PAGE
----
Leek moth, Acrolepiopsis assectella, a pest of Allium spp.: pest biology studies and the development of a reduced risk IPM strategy for control
Project code: MU03-ENT2
Peter Mason - Agriculture and Agri-Food Canada.
To develop an integrated control strategy involving reduced-risk insecticides for management of Leek Moth, an invasive alien pest of onions, leeks, and garlic.
Summary of Results
The leek moth, Acrolepiopsis assectella (Lepidoptera: Acrolepiidae), an invasive alien species has recently established in the Ottawa valley region. Local garlic and onion growers noted significant damage to their crops and surveys recorded up to nine mature larvae per plant in some fields. In Europe, cultivated Allium plants, particularly leek and onion, are frequently attacked by leek moth. Damage is caused when young larvae mine the green leaves and mature larvae penetrate the young leaves, the flower stalk or the inflorescence of the host plant. Larval feeding on the parenchyma causes a reduction in plant growth and if larvae are numerous, weakening or withering of the plant can occur. On old leaves, open galleries decrease the economic value of the plant. Without control, moth populations can reach such high levels that by the third generation 100% of plants are damaged.
Development of an integrated control strategy before leek moth becomes widespread in Canada will foster adoption of alternative management practices that reduce risk to the environment. Research was implemented to document the biology of leek moth in Canada, to generate data on the biologically derived insecticides Bacillus thuringiensis kurstaki (Btk) and spinosad, and to develop an integrated pest management program for growers.
Biology: Development of leek moth populations in Canada requires 453.4 day-degrees from egg to adult. In the Ottawa area, pheromone trap data indicated that there are three flight periods, a spring flight of adults that overwinter, an early summer flight of 1st generation adults and a late summer flight of the 2nd generation. Depending on ambient temperatures the life cycle can take from 3 to 6 weeks to complete in the field and three generations are possible, although not in all years or at all locations.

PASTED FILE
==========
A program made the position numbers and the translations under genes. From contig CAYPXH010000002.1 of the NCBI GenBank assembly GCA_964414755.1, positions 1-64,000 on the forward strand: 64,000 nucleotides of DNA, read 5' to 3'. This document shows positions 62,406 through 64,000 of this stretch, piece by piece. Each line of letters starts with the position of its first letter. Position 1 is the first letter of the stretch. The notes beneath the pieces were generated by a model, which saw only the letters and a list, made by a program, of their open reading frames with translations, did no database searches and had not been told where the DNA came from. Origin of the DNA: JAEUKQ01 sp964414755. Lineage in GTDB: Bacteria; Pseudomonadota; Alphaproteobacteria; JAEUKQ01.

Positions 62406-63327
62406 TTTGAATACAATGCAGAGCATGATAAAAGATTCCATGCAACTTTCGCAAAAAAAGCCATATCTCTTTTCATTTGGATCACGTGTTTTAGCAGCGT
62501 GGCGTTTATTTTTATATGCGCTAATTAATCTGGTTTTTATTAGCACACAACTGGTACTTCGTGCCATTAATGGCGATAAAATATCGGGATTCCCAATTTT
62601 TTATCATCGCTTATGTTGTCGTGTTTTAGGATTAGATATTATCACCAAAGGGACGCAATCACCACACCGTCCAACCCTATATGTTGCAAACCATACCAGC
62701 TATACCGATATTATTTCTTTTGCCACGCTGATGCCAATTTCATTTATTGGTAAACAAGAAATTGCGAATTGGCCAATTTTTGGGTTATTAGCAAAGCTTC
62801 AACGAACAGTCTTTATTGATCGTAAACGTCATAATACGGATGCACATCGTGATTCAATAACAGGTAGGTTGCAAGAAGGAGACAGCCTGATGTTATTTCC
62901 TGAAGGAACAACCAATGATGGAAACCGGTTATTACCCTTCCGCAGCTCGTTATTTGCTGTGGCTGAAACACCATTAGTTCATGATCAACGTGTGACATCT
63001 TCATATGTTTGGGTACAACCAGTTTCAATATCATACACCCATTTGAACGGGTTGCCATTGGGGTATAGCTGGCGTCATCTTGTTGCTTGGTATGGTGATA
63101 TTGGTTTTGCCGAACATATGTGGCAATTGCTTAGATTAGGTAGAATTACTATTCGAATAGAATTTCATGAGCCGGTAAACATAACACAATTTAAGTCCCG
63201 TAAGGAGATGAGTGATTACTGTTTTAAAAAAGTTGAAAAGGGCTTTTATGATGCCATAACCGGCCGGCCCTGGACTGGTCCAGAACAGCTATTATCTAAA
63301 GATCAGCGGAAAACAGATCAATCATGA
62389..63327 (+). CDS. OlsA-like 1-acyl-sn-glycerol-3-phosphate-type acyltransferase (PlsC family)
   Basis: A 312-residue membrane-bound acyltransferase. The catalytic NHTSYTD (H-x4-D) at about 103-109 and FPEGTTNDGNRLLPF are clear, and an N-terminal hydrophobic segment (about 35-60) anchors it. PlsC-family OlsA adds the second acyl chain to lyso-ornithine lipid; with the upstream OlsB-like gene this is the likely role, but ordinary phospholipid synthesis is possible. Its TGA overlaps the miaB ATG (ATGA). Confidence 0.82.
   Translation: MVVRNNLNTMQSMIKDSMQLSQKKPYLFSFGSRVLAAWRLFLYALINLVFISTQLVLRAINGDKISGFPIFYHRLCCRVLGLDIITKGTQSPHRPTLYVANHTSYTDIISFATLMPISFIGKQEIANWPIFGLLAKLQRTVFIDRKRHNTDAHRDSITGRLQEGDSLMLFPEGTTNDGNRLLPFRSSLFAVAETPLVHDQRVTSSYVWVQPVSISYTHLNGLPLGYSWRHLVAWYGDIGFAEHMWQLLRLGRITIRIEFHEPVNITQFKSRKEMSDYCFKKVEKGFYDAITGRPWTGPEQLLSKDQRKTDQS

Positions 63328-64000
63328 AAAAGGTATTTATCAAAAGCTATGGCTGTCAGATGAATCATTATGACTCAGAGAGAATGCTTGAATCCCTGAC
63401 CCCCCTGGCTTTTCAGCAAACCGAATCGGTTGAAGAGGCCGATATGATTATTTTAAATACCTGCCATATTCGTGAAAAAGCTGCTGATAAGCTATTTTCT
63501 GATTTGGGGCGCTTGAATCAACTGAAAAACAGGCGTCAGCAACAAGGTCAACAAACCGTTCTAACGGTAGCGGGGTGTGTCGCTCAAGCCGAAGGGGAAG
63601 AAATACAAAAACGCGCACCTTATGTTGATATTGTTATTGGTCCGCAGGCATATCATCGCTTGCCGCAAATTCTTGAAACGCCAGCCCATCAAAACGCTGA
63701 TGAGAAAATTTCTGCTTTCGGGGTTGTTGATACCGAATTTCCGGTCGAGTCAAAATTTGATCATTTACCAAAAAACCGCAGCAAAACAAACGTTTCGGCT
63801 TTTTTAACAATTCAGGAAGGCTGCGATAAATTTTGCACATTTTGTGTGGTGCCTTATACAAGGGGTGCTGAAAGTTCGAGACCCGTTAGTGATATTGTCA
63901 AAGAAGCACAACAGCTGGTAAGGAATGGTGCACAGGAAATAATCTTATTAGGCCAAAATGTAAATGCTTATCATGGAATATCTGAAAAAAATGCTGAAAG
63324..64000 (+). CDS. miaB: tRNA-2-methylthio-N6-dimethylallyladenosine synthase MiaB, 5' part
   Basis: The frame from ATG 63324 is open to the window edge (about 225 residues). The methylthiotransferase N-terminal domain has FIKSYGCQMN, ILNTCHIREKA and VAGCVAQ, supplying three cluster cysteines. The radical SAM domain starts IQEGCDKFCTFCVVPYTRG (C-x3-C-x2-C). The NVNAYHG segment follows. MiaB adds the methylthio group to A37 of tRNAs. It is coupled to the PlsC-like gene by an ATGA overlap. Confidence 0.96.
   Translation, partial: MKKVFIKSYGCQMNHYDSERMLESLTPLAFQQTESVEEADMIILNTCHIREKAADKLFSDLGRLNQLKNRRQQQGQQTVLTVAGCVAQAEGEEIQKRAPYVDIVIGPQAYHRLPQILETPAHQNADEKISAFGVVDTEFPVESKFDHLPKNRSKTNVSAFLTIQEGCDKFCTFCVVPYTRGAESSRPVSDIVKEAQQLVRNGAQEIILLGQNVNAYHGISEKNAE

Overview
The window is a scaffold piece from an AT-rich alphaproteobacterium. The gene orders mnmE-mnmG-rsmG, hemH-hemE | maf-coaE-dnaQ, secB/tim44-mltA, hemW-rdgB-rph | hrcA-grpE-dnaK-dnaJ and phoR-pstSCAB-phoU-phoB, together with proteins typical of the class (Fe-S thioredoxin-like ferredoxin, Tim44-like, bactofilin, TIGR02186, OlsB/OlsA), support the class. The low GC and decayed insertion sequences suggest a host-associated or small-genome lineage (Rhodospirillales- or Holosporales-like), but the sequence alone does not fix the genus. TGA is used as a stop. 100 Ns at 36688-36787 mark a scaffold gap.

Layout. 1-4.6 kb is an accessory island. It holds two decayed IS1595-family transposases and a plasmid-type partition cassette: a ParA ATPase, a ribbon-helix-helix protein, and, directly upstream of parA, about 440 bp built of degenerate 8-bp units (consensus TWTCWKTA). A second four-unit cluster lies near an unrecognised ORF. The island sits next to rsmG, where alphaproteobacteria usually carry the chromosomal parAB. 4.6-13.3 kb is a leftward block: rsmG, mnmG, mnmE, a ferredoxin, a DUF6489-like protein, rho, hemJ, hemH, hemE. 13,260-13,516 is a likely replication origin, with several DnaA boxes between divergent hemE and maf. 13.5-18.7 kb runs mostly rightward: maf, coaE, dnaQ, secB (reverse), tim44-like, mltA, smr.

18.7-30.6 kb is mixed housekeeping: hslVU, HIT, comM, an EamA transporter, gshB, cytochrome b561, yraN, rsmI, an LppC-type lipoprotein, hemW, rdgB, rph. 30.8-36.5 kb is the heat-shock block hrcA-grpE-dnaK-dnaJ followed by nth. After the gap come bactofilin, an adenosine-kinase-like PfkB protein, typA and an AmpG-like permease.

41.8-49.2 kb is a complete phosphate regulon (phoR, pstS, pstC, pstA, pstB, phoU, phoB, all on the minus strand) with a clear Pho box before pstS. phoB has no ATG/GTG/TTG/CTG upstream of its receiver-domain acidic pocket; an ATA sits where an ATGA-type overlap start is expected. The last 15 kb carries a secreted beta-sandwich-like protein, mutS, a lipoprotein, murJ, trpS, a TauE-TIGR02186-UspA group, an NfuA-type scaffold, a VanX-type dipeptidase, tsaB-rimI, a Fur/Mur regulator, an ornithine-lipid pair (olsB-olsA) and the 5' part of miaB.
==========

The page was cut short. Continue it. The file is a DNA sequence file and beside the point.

Insecticide trials: Dose-response studies indicated that spinosad and Btk products were effective in causing mortality of leek moth. In the field, use of spinosad-based products resulted in fewer leek moth larvae and less damage than Btk products. Minor use registration submissions for both of these products are being prepared.
Integrated management: Application of foliar reduced-risk insecticides requires precise timing because only the first instar feeds externally on plant tissues. Application windows can be determined by using pheromone trap data, ambient air temperature and the development model. Row covers provide an alternative strategy and these are used to cover crops during the adult flight periods, preventing gravid females from laying eggs. Their use significantly reduced leek moth infestation and damage to the crop, providing protection superior to that of the bio-insecticides tested. Recommendations for an integrated pest management program are being developed for dissemination to growers. Growers will be advised to use pheromone trap data and ambient temperatures records to determine appropriate times for using row covers and applying reduced risk insecticides to protect their crops. A classical biological control component will be incorporated at a later date.
Conclusions: This research project has generated essential information for developing a reduced risk IPM program for leek moth in Canada. Tools and recommendations for using them have also been developed to improve the quality of crop yields. Registrations of the spinosad and Btk products and their use with biological information for precise targeting of susceptible stages will minimize costs to producers and reduce the need for chemical insecticides.
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